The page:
The DPP (Development Project Proforma) of DAE focused on agricultural extension through the Farmer Field School (FFS) methodology, which was already being implemented by DAE with DANIDA support. The output, included in the revised DPP, was the implementation of 1,492 FFS to transfer modern production technologies for crops, the distribution of a variety of inputs (vegetable seeds, fertiliser, fruit saplings) in 380 (horticulture focused) demonstrations, the general training of DAE staff (75 Departmental Trainers and 150 Farmer Trainers (FTs)), and the financial support to farmer organisations (375 x 20.000 BDT).

The DPP noted that in the selected polders BWDB would organize Water Management Groups (WMGs); DAE would provide crop production technology to these WMGs through a group approach i.e. the FFS approach. The FFS approach had been tested and confirmed by DAE in Bangladesh to be a solid and practical mechanism through which new knowledge, practices and messages can be transferred to farming communities where the literacy rate is low. The FFS approach is successful because the sessions run over the course of an entire cropping cycle during which the participants are encouraged to implement new practices, resulting in overall high adoption rates.

The logframe of the DAE DPP of May 2013 is inserted in Annex 21-2. Note that it is not compatible with the logframe in the Blue Gold Program Document of August 2012 (refer to the partial extract from the Program Document logframe - for Outputs 3 and 4 - in Annex 21-1 ).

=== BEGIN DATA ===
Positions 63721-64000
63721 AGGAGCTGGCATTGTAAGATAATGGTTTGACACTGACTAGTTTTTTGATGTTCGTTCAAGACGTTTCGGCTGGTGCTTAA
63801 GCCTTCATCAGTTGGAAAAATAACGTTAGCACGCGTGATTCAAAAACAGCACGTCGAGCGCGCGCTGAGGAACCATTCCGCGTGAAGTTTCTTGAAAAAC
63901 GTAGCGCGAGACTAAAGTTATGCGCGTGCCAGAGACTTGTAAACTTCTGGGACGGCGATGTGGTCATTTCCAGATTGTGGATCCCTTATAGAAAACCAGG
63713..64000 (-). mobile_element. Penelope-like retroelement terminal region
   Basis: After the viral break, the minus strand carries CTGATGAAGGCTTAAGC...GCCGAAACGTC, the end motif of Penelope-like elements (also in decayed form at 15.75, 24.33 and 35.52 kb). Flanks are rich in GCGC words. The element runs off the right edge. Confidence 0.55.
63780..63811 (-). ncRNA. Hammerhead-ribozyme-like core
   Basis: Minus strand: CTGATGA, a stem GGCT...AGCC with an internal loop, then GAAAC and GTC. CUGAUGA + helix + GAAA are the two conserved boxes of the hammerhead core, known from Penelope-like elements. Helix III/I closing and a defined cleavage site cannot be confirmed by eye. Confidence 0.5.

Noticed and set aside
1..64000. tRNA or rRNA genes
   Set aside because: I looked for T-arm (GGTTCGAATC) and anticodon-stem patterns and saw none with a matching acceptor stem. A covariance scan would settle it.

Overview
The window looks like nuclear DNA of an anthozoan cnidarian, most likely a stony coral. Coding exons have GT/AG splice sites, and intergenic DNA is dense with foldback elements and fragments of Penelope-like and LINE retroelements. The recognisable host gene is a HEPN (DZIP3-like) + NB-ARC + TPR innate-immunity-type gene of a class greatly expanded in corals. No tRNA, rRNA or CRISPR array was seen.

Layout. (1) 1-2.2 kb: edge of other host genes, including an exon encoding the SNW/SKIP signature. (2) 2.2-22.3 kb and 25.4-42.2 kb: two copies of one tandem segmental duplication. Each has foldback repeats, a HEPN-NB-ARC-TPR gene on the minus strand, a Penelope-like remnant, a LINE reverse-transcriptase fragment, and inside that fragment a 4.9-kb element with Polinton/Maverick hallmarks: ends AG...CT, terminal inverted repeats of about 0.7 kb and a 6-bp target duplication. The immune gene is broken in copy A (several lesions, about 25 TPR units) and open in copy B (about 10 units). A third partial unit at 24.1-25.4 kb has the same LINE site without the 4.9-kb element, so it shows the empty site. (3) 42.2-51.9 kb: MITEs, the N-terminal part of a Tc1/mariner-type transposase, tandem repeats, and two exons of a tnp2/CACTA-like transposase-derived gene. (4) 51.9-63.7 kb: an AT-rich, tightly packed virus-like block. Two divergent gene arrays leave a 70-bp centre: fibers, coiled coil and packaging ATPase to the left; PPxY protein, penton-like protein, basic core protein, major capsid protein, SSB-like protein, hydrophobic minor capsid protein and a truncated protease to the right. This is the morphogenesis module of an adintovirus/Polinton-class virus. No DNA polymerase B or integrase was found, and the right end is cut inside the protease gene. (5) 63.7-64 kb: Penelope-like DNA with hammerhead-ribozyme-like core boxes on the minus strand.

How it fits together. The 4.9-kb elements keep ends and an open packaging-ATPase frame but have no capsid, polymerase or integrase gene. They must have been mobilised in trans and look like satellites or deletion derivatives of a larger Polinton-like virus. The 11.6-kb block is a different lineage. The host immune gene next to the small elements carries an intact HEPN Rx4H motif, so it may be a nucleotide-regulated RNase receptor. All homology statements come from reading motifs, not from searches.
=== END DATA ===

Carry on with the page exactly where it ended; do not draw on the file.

Preliminary Discussion: The DAE DPP sets a strict framework for the implementation of agricultural extension through the Farmer Field School methodology. Farmer groups, belonging to the WMGs, were seen as leaders or core actors of value chains. However, the approach to farmers and to WMGs were not aligned. Any linkages between agricultural practices and water management, as well as linkages between farmers and other market actors were beyond the content of the classic FFS.

Blue Gold’s DAE contribution consisted of a small central office to organize the implementation of DAE’s FFS. It was expected to work through the lines of the DAE structure, ‘buying person-hours and services’ in DAE’s line operations. In support of implementation (only) the training of field staff was envisaged. Beyond this, there was limited attention to the involvement of the line in the process.

The Blue Gold Proposal[edit | edit source]

The Proposal took the line of the Program Document, making the divergence of responsibilities and approaches even more explicit. Food security and agricultural production stood apart from Business Development. No differentiation of farming households was envisaged in the pursuit of agricultural production. Increasing agricultural production was sought through FFS in a Food Security and Production component, leaving the market linkages to Value Chain and Markets for the Poor (M4P) approaches pursued by a Business Development component. In this way, both components pursued identical results in the logframe but through different outputs. The Food Security component focused its interventions on the producers and Business Development’s focus was on the other value chain actors, mainly to carve an enterprise role for the WMGs.

The FFS focused on improving production. They would be implemented by DAE and envisaged to go beyond their traditional focus on rice. Instead of establishing farmer clubs they would work with WMG subgroups. Blue Gold would therein focus on cropping, leaving dairy and aquaculture value chains to CARE and SOLIDARIDAD in the SAFAL project. The outcomes of value chain analyses would serve the drafting of business plans and strengthening capacities. By suggesting Farm Business Groups and referring to the experience of the International Development Enterprise (iDE) with collection points, the expectations regarding the development of Cooperatives, eminent in the Program Document, were tempered.